Sunday, May 30, 2010

The Garden of My Mind

On my knees in the soft ground of my perennial garden, I pushed my trowel down deep to uproot each thriving weed, removing the entire unwanted growth. Looking back over the ground I had covered, I admired my work. It would be so rewarding to have a garden free of weeds (at least for a few days)!

But as gardeners know, early in the season it can be hard to tell which are weeds and which are new perennials just starting to show. The cunning weeds often sprout near similar-looking plants, camouflaging themselves and crowding out the more desirable plant species.

Rather than risk pulling out something that I want, I find it safer to let the young plant be until it has grown enough to know for sure what I am uprooting. (I once pulled out my lemon thyme ... until I smelled the fresh lemony fragrance on my hands and quickly replanted it!) I started to think that I should study weeds so that I could accurately identify what needs to stay and what needs to go.

I quickly decided against that, remembering what I had learned about how the Royal Canadian Mounted Police train "the Mounties" in anti-counterfeiting work. Instead of studying the counterfeit, they carefully study the "real deal" -- a genuine twenty-dollar bill -- so that if a counterfeit appears, they immediately recognize that it does not measure up.

So it is in the garden of life. I focus on what I want to grow, not on what I don't want to grow. In the same way, I prefer to study God, not the enemy. If what I see does not measure up to God and His Word, I know it is not of God. The weeds in my life (superficial things that "pose" as authentic and significant) can be just as cunning as the weeds in my garden. How they can grow and spread before I recognize they are not the quality I desire. And if I'm not careful, they will crowd out the more beautiful things I want to grow.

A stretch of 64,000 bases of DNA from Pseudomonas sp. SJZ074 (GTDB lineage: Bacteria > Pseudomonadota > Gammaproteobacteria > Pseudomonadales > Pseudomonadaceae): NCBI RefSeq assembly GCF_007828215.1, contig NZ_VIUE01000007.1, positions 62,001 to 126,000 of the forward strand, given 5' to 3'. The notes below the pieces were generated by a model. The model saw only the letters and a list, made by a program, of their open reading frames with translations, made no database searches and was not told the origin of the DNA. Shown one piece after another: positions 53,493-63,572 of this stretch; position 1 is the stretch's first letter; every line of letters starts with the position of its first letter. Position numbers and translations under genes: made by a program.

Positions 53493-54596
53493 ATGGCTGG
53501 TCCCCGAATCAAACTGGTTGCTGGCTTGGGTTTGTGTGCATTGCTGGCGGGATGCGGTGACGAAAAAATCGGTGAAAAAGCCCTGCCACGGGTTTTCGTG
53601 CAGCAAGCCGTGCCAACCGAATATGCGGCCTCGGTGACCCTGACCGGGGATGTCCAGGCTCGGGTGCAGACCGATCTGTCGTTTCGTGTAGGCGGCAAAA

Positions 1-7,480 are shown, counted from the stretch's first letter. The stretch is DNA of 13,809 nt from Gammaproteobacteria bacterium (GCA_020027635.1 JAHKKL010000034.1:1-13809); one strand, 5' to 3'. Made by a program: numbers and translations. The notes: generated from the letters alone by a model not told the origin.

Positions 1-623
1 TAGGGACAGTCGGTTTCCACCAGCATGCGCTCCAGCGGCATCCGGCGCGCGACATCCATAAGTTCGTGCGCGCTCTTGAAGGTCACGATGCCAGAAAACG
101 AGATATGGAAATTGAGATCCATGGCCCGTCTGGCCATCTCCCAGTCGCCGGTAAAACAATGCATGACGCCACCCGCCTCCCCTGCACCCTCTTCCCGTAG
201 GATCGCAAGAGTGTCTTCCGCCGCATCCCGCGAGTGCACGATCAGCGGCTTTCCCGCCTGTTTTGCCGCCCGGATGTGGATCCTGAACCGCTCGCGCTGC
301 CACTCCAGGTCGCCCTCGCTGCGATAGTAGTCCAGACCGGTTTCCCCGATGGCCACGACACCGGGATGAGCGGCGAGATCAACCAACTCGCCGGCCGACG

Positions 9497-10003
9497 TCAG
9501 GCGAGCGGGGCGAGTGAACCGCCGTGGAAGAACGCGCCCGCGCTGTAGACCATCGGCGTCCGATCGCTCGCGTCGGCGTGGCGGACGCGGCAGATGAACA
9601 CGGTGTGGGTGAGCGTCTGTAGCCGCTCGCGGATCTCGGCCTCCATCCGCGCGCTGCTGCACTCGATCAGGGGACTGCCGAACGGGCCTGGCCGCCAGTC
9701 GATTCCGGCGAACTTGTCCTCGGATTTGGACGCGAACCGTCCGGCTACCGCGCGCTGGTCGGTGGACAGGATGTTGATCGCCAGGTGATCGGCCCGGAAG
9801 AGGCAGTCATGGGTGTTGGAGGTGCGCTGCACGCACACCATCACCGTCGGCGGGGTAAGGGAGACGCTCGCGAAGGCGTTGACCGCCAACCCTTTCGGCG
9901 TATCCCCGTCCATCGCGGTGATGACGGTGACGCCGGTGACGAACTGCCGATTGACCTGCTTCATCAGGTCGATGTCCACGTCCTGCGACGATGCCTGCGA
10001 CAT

Rather than dwelling on the enemy or what he might be doing, I choose to focus on what God is doing. I focus on what is true, noble, right, pure, lovely, admirable, excellent and/or praiseworthy! (Phil 4:8 NIV)

These are the things I want growing in the garden of my mind.

Lord, You are all good and my eyes are on You. Lead me in Your truth. Let me not waste a moment in distraction.

Monday, May 24, 2010

Humble Beginnings

A young Minnesota man with a very noticeable speech handicap has now risen to success as a vocalist and musician. His voice is smooth and rich with a wide range -- and no sign of stuttering when he's doing what God designed him to do! According to Christianity Today, "he is one of Christian music's best kept secrets." As a stutterer, Jason Gray's music focuses on finding strength in weakness. He shares his stuttering story, reminding us that God can make beautiful music out of our brokenness. I recently fell in love with Jason's hit singles, "More Like Falling in Love" and "Blessed Be (All the Lonely Losers)." Jason is a vibrant picture of God's love in action. He's been recognized for his civic leadership and humanitarian work through World Vision with children orphaned by AIDS in Africa.